Grand Rounds Recap 12.19.18

Grand Rounds Recap 12.19.18

Come check-out our Grand Rounds Summary for 12.19.18! We started the morning with some fascinating cases in Morbidity and Mortality Conference with Dr. Baez. Next, we learned the importance and efficacy of mindfulness with Dr. Bernardoni. Dr. Makinen and Dr. Curry went head-to-head on a Clinical Pathologic Conference about a patient with hyperthermia due to sympathomimetic overdose. Lastly, Dr. Frederick taught us the evidence behind PECARN!

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Grand Rounds Summary 10.10.18

Grand Rounds Summary 10.10.18

From epi drips to peds fracture tips, it was an eventful Grand Rounds. We began with a debate on the utility and method of epinephrine during cardiac arrest. Dr. Murphy then discussed hemodialysis access complications followed by Dr. Palmer’s operations update. Dr. Shah led a discussion on the recognition and management of pediatric fractures. We concluded by covering a variety of other pediatric topics during the R3 small group session. Take a look!

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QI/KT: Cardiac Arrest

QI/KT: Cardiac Arrest

The first of a new series of posts with associated podcasts looking at the literature behind what we do every day in the ED with takeaways of tangible algorithms to guide every day practice. This month Drs Gauger and Harty lead us in a discussion of cardiac arrest, the drugs we use, the ultrasound we dabble with and the future interventions that could become standard of care.

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Grand Rounds Recap 5.30.18

Grand Rounds Recap 5.30.18

This week’s Grand Rounds started with Dr. Gorder’s expertly delivered Morbidity and Mortality lecture. Dr. Gottula then went over drugs of abuse, including the gabapentinoids. Dr. Shaw then talked about a case of sympathetic acute crashing pulmonary edema (SCAPE). Finally, Dr. Edmunds spoke about pediatric renal emergencies.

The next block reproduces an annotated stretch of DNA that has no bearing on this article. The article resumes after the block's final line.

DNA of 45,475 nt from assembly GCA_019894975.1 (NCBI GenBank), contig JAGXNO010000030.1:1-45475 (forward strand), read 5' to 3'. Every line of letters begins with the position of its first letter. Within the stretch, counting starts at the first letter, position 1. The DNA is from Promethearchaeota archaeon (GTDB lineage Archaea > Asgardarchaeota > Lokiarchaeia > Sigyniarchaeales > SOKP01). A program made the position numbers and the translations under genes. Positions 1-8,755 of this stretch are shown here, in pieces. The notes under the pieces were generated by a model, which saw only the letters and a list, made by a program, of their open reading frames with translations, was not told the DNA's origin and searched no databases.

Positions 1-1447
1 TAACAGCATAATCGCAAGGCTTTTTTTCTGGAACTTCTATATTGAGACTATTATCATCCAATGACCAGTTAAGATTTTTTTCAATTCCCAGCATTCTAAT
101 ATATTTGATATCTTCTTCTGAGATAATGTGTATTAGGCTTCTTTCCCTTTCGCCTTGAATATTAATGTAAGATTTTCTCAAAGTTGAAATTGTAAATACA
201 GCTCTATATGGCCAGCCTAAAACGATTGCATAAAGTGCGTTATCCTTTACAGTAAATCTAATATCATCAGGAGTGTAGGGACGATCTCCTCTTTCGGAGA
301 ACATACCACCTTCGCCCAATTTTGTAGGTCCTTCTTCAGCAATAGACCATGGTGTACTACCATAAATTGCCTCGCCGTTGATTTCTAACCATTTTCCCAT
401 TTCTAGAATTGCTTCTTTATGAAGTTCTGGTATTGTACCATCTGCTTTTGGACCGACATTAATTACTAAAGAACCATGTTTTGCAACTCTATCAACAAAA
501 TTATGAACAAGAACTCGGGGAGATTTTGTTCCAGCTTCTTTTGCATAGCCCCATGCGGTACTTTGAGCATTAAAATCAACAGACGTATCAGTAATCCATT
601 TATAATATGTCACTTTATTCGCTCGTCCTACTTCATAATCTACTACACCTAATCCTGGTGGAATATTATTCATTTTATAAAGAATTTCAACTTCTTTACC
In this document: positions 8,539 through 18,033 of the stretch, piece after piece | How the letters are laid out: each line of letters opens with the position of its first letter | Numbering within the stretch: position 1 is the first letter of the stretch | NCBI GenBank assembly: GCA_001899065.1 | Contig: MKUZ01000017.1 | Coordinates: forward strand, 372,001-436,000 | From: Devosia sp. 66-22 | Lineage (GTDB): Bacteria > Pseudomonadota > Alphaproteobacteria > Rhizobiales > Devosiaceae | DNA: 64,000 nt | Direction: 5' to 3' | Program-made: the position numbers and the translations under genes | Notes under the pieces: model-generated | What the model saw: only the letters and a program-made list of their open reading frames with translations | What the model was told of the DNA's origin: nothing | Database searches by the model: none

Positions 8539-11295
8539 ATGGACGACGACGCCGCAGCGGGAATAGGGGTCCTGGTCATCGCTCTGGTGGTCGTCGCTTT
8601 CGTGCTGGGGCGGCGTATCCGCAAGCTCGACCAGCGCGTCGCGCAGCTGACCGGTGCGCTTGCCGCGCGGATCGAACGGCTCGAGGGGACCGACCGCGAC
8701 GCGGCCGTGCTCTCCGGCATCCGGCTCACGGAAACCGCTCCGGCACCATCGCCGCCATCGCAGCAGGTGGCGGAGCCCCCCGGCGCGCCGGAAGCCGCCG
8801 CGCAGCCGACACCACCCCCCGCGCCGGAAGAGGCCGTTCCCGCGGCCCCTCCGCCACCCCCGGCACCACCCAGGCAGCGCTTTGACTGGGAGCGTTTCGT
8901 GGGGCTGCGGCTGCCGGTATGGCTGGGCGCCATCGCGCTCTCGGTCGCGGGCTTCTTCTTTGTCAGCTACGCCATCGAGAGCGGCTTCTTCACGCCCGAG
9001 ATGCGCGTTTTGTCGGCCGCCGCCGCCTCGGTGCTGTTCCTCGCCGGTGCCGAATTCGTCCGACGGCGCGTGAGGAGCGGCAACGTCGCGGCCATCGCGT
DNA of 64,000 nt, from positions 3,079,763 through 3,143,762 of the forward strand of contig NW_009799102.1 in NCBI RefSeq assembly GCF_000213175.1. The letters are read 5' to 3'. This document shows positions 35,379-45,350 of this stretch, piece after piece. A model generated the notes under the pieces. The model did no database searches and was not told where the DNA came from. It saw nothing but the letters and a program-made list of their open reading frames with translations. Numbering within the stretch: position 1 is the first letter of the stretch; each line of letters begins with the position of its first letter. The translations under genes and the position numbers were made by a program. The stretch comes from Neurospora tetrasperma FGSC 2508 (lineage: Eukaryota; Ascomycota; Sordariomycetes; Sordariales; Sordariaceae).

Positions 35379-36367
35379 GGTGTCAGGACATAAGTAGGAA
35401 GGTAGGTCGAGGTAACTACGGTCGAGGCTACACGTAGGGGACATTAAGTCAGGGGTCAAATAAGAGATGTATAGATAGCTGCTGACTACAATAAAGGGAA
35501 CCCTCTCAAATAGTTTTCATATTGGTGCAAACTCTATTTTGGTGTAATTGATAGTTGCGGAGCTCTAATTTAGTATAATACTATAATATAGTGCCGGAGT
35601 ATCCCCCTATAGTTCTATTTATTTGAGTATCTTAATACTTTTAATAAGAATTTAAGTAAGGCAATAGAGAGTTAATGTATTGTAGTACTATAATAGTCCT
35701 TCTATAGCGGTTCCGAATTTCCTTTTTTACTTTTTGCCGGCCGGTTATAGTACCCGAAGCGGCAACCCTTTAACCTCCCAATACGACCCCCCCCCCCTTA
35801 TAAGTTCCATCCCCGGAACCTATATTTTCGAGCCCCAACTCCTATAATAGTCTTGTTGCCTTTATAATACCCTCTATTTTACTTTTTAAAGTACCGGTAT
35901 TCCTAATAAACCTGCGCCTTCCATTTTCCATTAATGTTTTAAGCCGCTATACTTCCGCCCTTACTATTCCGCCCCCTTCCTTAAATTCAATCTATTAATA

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Grand Rounds Recap 5.9.18

Grand Rounds Recap 5.9.18

This week Drs. Harty & Gauger walked us through the literature surrounding the care of the patient in cardiac arrest as part of their Quality Improvement & Knowledge Translation project. Dr. Kristiana Kaufmann, a visiting professor from Wayne State, provided us a look at Global Health opportunities. Our Quarterly Simulation session, lead by Dr. Bryant, was a case of a 15 year old with new onset SOB and polyarthralgias. Lastly Drs. Stettler & LaFollette provided us with mock oral boards cases.

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Grand Rounds Recap 4.25.18

Grand Rounds Recap 4.25.18

This week’s Grand Rounds was kicked off with our W. Brian Gibler visiting professor series with Dr. Ali Raja M.D., MBA, MPH, and Vice Chair of Emergency Medicine at Massachusetts General Hospital. He gave us his insights on how to help move our specialty towards evidence based practice, as well as his tips on leadership within the context of academic emergency medicine. This was followed by our monthly Morbidity and Mortality Conference with Dr. Titone. Dr. Shah then gave his R4 Clinical Soap Box on the utility of ultrasound in cardiac arrest, and the conference finished with Dr. Whitford giving his R3 Taming the SRU case follow up.

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Grand Rounds Recap 3.14.18

Grand Rounds Recap 3.14.18

This week's Grand Rounds opened with Dr. Curry discussing the paucity of literature on double defibrillation in VF. Dr. Mand then led small group discussions about the clinical utility of the pelvic xray. This was followed by Dr. Kreitzer expertly identifying incomplete Brown-Sequard Syndrome in Dr. Banning's CPC. Dr. Liebman discussed an interesting presentation of meningitis in a pediatric patient. Finally, our PEM colleagues led case based presentations of pediatric DKA, cat scratch disease, and a simulation featuring a patient in hypothermic cardiac arrest.  

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Grand Rounds Recap 1.24.18

Grand Rounds Recap 1.24.18

This week's Grand Rounds started off with our monthly Morbidity and Mortality conference with Dr. Titone.  This was followed by a lecture on pediatric bloody diarrhea with Dr. Shan Modi.  Dr. Claire O'Brien then gave her Clinical Soap Box lecture on cost and waste within the healthcare system.  Dr. Kreitzer then gave an evidence based lecture on current research in sepsis and refractory septic shock, followed by our consultant of the month lecture with Dr. Anthony Blanchard from podiatry discussing foot wounds and osteomyelitis.